Journal Of Biological Chemistry
Autoinducer-2 (AI-2) is unique among quorum-sensing signaling molecules, as it is produced and recognized by a wide variety of bacteria and thus facilitates interspecies communication. To date, two classes of AI-2 receptors have been identified: the LuxP-type, present in the Vibrionales, and the LsrB-type, found in a number of phylogenetically distinct bacterial families. Recently, AI-2 was shown to affect the colonization levels of a variety of bacteria in the microbiome of the mouse gut, including members of the genus Clostridium, but no AI-2 receptor had been identified in this genus. Here, we identify a noncanonical, functional LsrB-type receptor in Clostridium saccharobutylicum. This novel LsrB-like receptor is the first one reported with variations in the binding-site amino acid residues that interact with AI-2. The crystal structure of the C. saccharobutylicum receptor determined at 1.35 Å resolution revealed that it binds the same form of AI-2 as the other known LsrB-type receptors, and isothermal titration calorimetry (ITC) assays showed that binding of AI-2 occurs at a submicromolar concentration. Using phylogenetic analysis, we inferred that the newly identified noncanonical LsrB receptor shares a common ancestor with known LsrB receptors and that noncanonical receptors are present in bacteria from different phyla. This led us to identify putative AI-2 receptors in bacterial species in which no receptors were known, as in bacteria belonging to the Spirochaetes and Actinobacteria phyla. Thus, this work represents a significant step toward understanding how AI-2–mediated quorum sensing influences bacterial interactions in complex biological niches.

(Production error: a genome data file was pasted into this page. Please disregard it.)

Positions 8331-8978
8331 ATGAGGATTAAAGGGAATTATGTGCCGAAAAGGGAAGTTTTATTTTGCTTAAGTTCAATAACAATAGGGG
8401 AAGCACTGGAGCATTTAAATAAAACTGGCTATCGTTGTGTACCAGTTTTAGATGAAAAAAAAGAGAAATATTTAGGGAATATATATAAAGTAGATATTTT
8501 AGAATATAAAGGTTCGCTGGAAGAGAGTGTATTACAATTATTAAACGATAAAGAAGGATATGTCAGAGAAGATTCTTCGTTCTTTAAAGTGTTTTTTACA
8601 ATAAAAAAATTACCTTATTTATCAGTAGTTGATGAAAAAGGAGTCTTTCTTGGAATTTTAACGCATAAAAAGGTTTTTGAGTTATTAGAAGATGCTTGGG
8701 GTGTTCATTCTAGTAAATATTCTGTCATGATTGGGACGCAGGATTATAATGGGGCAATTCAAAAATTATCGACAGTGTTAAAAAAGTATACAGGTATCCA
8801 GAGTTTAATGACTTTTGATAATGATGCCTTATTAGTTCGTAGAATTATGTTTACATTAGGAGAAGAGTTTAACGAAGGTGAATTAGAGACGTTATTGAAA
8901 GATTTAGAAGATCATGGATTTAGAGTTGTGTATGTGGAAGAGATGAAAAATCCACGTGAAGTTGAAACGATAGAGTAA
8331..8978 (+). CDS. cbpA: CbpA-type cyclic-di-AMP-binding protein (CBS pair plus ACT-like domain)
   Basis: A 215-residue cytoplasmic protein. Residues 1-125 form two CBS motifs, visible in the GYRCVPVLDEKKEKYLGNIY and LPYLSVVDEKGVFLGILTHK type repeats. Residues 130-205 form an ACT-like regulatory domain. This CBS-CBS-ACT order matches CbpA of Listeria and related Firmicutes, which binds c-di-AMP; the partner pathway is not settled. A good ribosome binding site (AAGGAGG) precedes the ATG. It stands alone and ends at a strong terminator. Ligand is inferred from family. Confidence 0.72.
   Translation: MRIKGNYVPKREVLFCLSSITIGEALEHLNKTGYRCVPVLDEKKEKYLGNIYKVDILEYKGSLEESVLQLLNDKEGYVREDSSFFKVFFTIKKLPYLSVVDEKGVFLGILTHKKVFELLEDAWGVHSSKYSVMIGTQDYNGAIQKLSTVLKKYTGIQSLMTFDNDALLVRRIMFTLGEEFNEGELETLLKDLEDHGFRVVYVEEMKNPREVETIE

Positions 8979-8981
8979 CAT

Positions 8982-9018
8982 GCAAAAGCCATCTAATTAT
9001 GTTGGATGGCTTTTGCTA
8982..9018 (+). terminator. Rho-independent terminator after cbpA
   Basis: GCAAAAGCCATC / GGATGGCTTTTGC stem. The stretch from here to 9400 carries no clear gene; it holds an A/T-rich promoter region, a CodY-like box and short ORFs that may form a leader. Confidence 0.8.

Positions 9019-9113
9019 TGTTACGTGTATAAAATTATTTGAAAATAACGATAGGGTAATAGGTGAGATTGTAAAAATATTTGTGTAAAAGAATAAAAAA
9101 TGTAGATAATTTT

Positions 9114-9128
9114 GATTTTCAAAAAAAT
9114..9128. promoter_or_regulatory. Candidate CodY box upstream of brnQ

quorum sensing, isothermal titration calorimetry (ITC), microbiome, cell signaling, crystal structure, ABC transporters, autoinducer-2, Clostridium autoethanogenum, Clostridium saccharobutylicum, LsrB receptors
I. M. Torcato, M. R. Kasal, P. H. Brito, Stephen T. Miller, and K. B. Xavier.
"Identification Of Novel Autoinducer-2 Receptors In Clostridia Reveals Plasticity In The Binding Site Of The LsrB Receptor Family".
Journal Of Biological Chemistry.